Over and over, I tried to get closer to that space of stillness inside me, consciously taking a step back every time I noticed a reaction or emotion wanting to pull me away from it. After doing this for the first day, I started to notice that it was also possible to sense that, beyond the many emotions and constant activity, there also was stillness in everyone else. I cannot explain exactly how I sensed that, but I remember that the busyness began to appear as if it was only on the surface, or as if it was being projected on a movie screen, and not real, and the stillness existed behind, constantly there. Sensing that the busyness was only superficial offered me more mental and emotional distance, the space for being at ease and for making quick decisions while participating in situations around me. Maybe it was because there was so much to do constantly that I felt the need to detach from the emotions—I do not know for sure—but the fact is that I had no time to think about whether this way of practicing was working or not, or about what specific effects it had. I had to be on my feet, doing this and that, taking care of so many matters with children, and adults too, that I could not really afford to take away my attention from the situations in front of me, one after another, or from the effort to search for stillness within myself anytime my mind was running the risk of being dragged by emotions and situations. These two simultaneous focuses, managing situations on the outside and searching for stillness inside, took up all my concentration.
At some point, toward the end of our trip, however, I realized that what was unique about this trip was that I began to feel the students, most of whom I have known for the whole school year, much closer to me—as if we were relating to each other from the inside rather than from the outside. More than that, each one, even the ones that I did not have a chance to speak directly with that much, began to feel so precious and loving to me during this trip. Surprisingly, this new way of relating to them brought deep gratefulness for everyone and everything around me, and strangely for me, it felt unconditional, toward the students who were troublesome, the ones who were overexcited and loud, the ones who were frightened or shy, the teachers who complained and the ones who did not, and I even felt this way toward the elements and situations around me, the cold wind chapping my lips and the textures, smells and sounds of nature and of the children too—all of it. It all felt rather like a gift, a great fortune, and an opportunity.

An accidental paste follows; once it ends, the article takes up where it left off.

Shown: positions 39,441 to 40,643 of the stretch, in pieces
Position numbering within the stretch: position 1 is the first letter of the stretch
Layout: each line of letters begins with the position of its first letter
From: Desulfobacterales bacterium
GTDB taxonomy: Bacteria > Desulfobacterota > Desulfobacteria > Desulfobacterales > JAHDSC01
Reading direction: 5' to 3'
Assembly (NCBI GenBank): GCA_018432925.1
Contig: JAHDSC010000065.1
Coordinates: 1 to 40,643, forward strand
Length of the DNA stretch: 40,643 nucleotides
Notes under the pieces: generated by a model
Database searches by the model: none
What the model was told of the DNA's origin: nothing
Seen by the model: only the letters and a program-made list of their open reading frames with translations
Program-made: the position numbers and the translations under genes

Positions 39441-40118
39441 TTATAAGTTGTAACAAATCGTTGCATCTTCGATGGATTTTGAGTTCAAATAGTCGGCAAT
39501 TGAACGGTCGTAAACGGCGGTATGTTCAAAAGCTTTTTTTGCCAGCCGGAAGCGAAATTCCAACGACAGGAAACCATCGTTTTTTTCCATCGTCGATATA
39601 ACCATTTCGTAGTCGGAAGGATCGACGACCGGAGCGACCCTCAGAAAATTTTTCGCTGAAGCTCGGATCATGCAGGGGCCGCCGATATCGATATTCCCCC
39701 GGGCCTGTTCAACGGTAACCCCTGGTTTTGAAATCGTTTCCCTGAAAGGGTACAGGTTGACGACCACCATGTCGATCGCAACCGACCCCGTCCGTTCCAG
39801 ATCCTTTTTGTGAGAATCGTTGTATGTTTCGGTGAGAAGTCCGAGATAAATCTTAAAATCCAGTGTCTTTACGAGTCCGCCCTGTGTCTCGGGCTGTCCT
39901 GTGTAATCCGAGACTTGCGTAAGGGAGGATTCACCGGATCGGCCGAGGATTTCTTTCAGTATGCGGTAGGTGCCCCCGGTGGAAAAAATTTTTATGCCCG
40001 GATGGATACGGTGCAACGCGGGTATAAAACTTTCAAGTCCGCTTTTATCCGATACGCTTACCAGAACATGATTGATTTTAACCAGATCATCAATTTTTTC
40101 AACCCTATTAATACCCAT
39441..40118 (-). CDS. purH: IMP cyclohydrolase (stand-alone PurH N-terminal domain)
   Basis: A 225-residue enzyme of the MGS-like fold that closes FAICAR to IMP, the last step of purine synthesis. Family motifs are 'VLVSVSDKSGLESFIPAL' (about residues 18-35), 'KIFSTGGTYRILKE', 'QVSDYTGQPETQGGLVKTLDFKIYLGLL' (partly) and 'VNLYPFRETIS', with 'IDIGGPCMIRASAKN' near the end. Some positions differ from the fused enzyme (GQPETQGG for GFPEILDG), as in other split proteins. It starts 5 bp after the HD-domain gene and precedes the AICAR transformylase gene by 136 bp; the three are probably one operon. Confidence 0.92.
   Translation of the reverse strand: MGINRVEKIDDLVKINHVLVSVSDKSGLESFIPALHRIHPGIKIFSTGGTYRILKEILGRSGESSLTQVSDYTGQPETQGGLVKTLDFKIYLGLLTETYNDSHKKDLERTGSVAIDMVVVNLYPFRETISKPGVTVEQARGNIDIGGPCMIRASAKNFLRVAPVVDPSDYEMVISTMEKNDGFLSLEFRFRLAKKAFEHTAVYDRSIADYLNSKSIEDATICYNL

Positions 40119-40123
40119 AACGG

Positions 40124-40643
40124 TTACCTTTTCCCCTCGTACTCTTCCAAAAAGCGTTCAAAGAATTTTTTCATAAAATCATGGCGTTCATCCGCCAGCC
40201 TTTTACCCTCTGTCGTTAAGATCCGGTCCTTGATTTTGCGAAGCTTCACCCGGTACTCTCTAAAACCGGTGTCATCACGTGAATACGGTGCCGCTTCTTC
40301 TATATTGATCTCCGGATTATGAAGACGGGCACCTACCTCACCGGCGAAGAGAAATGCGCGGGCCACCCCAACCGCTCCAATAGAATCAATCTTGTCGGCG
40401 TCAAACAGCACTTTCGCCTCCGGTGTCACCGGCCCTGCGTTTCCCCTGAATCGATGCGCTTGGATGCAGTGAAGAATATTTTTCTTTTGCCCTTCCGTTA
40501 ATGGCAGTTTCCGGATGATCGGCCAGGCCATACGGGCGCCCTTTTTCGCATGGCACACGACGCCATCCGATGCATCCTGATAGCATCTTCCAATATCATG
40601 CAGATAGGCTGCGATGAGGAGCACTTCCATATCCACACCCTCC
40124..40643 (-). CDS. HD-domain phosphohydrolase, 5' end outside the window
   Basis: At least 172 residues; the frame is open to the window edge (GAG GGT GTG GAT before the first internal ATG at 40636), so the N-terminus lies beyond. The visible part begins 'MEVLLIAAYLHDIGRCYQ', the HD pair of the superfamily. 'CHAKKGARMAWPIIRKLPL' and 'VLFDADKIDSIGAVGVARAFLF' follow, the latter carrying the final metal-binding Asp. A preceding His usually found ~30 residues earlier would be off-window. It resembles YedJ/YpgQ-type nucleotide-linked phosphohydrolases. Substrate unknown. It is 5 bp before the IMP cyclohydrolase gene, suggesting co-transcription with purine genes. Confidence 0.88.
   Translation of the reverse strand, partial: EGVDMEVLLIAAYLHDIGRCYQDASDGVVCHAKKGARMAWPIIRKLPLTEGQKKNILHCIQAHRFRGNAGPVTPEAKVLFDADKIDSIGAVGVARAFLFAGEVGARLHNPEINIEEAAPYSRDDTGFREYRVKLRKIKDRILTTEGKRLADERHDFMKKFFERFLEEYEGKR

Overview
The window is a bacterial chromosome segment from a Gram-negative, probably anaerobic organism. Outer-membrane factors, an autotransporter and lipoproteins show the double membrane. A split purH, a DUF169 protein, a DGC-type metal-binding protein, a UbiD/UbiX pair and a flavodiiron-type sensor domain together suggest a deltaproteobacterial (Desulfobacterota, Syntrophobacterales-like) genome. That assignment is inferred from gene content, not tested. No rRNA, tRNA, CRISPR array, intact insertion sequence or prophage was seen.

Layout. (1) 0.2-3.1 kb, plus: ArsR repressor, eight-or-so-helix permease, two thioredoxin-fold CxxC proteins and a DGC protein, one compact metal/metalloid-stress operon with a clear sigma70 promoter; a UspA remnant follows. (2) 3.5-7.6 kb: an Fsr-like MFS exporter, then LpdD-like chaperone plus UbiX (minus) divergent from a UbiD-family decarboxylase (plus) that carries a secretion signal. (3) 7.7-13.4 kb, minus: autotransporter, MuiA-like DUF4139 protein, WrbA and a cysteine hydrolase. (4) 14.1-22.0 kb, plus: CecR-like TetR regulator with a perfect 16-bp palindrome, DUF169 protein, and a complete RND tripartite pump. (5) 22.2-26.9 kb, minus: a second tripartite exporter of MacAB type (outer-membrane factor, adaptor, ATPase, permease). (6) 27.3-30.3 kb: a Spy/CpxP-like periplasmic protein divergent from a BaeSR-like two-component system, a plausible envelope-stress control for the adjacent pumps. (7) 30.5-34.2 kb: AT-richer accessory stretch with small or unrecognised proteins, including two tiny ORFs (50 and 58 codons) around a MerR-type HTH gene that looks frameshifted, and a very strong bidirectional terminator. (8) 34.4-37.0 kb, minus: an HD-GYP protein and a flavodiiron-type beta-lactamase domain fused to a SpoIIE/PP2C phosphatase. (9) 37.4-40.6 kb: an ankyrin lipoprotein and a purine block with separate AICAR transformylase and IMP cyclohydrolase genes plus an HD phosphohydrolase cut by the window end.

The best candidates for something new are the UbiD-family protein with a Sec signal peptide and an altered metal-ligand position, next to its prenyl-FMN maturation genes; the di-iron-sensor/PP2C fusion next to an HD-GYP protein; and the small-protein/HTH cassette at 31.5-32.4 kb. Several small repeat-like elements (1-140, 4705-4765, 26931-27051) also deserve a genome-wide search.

I have the impression now that the more I try to bring my mind toward stillness, the less it will feel threatened or bothered by the turmoil or activity outside. I realize now that by trying to persist in the effort to restrain the mind, that practice can continue any time, any place, no matter what is happening. I was concerned about not having time or mental space to practice asana and meditation, to read scriptures, or to continue with discrimination, but in the end, ironically, this experience turned out to be an opportunity for practicing Yoga, because it created the need to aim with stronger intention toward seeking the stillness within each moment. I believe that this is what Shri Mahayogi has always been reminding us about what Yoga is: stilling the mind completely so we can fully experience what is beyond—the Truth, or God; like the Psalm expresses, “Be still and know that I am God.” I hope that this new discovery of how to practice Yoga within, regardless of the conditions, will continue to expand and establish itself, and lead me toward the Truth that Shri Mahayogi assures us is there waiting to be known.